According to a survey conducted by TextPlus, half of the 600 teens between 13 and 17 that were asked are addicted to their smartphones. They replied that they cannot live withou their smartphones for more than a week, while 36% of them cannot even leave their phones for 10 minutes, without checking or any mails. We are not surprised that texting is the most popular use of the smartphone among them, despite the abundance of applications that you can find nowadays at your phone. This addiction to texting leads them in checking their smartphone all day long, with 52% of them using their smartphones everywhere, even in class. If class sounds an inappropriate place to use your smartphone, how about the 37% of them that uses their phones in the toilet, or the 20% of them that uses their phones in the church?

We cannot deny that we live in a digitalized world, with communication being increasingly dependent on our mobile devices. We all acknowledge the importance of having a smartphone to enhance communication with others. However, it’s very thin line between routine and addiction. There’s no problem in using your smartphone every day, but you’d better start worrying if you cannot even sleep without it by your side.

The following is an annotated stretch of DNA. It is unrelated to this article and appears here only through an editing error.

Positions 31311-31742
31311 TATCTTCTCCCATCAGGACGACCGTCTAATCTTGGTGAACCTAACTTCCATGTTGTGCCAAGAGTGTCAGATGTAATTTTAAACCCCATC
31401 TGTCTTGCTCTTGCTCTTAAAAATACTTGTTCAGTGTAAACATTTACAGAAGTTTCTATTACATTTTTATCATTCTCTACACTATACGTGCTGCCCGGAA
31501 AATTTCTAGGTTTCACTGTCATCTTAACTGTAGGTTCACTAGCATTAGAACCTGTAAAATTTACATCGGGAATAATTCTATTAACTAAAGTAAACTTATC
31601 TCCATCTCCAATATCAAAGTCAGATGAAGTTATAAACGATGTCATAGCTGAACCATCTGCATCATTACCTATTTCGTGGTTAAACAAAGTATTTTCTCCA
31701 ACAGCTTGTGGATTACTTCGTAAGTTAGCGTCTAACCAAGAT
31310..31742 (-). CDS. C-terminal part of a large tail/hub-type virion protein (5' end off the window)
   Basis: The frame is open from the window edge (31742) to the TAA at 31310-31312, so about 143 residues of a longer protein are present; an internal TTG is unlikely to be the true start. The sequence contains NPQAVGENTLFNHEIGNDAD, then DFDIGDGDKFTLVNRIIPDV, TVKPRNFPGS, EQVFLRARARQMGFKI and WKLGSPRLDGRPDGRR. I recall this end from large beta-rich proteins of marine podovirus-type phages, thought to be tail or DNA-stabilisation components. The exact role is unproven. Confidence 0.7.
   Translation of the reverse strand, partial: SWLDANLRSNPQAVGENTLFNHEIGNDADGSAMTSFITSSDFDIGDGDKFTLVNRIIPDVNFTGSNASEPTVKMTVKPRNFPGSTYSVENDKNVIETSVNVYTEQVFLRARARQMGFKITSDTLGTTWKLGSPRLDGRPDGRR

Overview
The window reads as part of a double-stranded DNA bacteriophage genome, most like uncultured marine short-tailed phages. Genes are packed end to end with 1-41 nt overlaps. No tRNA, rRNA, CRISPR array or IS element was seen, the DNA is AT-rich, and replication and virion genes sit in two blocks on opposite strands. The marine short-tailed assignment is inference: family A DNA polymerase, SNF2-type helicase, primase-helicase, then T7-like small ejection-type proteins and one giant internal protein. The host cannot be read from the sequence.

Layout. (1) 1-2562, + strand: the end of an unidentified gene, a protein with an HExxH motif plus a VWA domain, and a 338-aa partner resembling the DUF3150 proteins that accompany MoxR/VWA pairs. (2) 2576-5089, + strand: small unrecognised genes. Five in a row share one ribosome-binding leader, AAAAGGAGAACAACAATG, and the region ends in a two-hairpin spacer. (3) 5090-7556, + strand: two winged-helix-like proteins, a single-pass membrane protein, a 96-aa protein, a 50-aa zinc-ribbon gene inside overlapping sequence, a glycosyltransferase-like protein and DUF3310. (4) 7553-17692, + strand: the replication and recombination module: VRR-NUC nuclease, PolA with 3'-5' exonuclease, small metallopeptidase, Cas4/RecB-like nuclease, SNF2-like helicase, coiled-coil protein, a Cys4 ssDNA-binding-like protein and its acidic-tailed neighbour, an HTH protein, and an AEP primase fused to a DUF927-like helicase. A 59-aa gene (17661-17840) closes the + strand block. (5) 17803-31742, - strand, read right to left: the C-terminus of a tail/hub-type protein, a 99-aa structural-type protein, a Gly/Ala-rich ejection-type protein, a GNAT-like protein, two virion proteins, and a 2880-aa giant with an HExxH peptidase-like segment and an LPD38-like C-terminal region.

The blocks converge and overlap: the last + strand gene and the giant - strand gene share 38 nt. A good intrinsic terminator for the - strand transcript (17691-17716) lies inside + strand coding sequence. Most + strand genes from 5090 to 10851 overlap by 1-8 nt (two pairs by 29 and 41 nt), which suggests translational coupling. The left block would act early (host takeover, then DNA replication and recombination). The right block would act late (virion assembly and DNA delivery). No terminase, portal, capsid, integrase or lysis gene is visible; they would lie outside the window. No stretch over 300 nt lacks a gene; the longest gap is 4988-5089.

How long can you live without your smartphone then?

Texting while driving almost killed an Alabama student

An Alabama student who was about to quit texting while driving met a freak accident driving his vehicle off of a ravine, and fortunately for him he escaped with only a bruised ego and some injuries.

The catch was that this student was doing what he swore he wouldn’t do.